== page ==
[Why we learn gemara has been extensively covered on MiYodeya, e.g., here, here and there].
One of the goals of learning is to know the entire Torah (kol ha Torah kula) (see here on MY for sources whether or not it is an obligation or simply a worthy practice). Since the Torah is infinitely broad and deep, this is impossible, but learning Mishne Torah is one way to approach it.
As you know, the Rambam codifies all halachot, both those practiced today and those that will be practiced when the Beit Hamikdash is rebuilt. As such, it is broader than most traditional halachic codes (e.g., Shulchan Aruch, Kitzur SA). The language of the Mishne Torah is also exceptionally clear and structured; its organization makes it easier to remember what is where.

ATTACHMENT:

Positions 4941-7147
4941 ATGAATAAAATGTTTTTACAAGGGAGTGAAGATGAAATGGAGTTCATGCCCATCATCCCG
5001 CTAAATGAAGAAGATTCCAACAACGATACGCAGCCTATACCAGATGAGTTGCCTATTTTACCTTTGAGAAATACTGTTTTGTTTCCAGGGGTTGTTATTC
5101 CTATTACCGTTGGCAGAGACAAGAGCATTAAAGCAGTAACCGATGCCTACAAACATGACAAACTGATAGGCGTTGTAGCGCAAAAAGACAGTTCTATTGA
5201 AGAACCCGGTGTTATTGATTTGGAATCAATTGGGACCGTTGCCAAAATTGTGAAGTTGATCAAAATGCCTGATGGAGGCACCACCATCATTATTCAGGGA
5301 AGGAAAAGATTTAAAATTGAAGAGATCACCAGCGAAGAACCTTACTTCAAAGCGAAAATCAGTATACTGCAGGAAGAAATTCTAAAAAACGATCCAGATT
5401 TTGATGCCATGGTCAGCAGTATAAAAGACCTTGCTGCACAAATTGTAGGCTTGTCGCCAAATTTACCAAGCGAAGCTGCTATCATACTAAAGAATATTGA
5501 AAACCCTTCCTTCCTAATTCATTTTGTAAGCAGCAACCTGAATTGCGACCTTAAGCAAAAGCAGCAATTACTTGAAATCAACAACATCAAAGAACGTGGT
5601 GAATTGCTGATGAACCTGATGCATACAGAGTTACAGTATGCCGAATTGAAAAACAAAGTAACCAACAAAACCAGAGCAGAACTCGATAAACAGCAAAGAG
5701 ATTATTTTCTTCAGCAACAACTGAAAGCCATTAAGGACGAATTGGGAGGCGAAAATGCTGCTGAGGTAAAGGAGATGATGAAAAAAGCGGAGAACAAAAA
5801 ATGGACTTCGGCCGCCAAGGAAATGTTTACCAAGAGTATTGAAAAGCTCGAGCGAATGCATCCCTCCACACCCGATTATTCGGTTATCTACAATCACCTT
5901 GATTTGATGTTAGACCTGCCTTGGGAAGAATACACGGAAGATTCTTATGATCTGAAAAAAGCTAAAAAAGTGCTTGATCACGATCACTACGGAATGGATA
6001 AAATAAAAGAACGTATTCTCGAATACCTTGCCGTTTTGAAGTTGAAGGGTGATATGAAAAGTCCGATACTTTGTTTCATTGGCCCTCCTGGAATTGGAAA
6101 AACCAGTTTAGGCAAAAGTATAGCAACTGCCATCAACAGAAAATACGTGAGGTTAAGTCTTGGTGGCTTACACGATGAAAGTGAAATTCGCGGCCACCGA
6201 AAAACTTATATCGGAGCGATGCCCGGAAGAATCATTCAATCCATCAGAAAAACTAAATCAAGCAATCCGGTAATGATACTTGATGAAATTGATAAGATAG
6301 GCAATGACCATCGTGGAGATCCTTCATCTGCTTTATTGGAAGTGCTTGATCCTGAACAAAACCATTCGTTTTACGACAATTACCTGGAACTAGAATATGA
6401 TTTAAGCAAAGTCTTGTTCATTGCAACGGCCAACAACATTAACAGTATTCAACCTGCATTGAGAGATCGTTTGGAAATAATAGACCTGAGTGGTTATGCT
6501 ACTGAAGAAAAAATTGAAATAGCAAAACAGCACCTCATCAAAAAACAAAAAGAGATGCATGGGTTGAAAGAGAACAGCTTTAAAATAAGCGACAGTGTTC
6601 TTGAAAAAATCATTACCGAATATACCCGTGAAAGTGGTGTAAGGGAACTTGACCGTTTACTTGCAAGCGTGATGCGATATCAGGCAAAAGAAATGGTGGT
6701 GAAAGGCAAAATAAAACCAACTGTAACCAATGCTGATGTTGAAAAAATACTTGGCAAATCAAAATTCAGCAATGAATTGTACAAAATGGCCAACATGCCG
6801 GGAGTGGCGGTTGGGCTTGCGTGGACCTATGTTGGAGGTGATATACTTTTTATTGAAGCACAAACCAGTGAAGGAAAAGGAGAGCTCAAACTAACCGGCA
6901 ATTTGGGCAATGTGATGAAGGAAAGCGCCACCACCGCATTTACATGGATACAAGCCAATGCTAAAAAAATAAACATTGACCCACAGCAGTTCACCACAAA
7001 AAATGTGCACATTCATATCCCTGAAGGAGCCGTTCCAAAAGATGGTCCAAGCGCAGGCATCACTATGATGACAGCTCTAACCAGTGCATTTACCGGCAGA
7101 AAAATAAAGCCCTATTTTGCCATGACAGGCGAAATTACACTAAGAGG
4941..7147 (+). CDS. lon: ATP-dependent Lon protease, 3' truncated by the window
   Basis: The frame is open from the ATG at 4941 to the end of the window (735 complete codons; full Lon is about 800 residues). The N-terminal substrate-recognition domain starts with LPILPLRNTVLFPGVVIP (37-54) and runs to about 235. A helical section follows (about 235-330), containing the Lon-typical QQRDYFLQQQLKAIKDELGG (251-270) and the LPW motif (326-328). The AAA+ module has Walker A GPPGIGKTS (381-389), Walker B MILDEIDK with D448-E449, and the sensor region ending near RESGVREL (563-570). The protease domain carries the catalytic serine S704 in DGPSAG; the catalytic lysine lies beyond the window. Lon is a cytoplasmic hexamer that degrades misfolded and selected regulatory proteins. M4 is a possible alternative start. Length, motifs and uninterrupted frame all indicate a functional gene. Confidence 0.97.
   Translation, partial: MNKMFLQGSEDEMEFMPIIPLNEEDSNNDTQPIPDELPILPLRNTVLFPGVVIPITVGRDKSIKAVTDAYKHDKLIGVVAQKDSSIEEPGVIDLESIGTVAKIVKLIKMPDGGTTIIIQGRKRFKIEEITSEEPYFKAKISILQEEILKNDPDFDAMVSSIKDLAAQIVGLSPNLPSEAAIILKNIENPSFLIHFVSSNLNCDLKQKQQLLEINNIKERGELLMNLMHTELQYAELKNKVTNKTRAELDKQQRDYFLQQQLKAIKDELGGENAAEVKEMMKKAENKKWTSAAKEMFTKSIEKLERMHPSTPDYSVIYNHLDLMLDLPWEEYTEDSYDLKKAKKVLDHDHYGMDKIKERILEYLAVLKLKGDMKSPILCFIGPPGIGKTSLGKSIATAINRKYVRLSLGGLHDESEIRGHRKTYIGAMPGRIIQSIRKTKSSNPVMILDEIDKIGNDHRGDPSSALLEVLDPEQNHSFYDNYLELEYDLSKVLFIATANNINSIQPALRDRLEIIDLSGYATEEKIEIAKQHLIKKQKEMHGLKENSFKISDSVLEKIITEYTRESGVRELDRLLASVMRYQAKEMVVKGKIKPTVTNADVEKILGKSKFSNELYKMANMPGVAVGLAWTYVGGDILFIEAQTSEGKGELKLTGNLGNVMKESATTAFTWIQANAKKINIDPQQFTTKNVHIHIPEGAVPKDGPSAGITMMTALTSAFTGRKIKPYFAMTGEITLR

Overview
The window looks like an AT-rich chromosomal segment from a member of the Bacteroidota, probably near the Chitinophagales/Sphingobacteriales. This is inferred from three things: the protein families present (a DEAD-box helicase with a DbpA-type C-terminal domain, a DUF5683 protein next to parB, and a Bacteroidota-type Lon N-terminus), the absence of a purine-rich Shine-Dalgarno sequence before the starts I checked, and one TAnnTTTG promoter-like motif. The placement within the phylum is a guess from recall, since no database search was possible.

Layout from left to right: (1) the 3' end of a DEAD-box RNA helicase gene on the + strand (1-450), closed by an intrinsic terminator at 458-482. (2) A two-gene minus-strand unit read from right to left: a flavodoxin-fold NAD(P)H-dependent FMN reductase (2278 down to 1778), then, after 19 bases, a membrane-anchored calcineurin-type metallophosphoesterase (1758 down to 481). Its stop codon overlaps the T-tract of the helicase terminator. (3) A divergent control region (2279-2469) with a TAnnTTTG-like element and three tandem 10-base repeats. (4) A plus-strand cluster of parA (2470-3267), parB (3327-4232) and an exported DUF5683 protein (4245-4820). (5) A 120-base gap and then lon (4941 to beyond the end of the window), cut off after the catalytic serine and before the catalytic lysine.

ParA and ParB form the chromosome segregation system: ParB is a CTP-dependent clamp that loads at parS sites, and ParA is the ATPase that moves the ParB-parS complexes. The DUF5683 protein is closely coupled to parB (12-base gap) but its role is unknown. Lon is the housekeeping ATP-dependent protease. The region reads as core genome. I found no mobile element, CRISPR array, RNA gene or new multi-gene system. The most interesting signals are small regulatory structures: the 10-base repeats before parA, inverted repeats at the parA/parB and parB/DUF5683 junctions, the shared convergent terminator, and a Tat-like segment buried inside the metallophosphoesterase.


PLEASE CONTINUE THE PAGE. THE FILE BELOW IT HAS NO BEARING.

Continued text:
It is for these reasons the last Lubavitcher Rebbe instituted a daily learning schedule for Mishne Torah
It gathers all of Jewish law in a concise and clear fashion. Every
individual is commanded to study the entire Torah, a goal not within
reach for most people. However, it is possible to study the whole
Torah as compiled by Maimonides.
To get to practical halacha, I note that recent editions of the Mishne Torah (e.g., Koren's from R Steinsaltz, or R Touger's available online in English) bring rulings from Shulchan Aruch and other aharonim where they differ from the Rambam.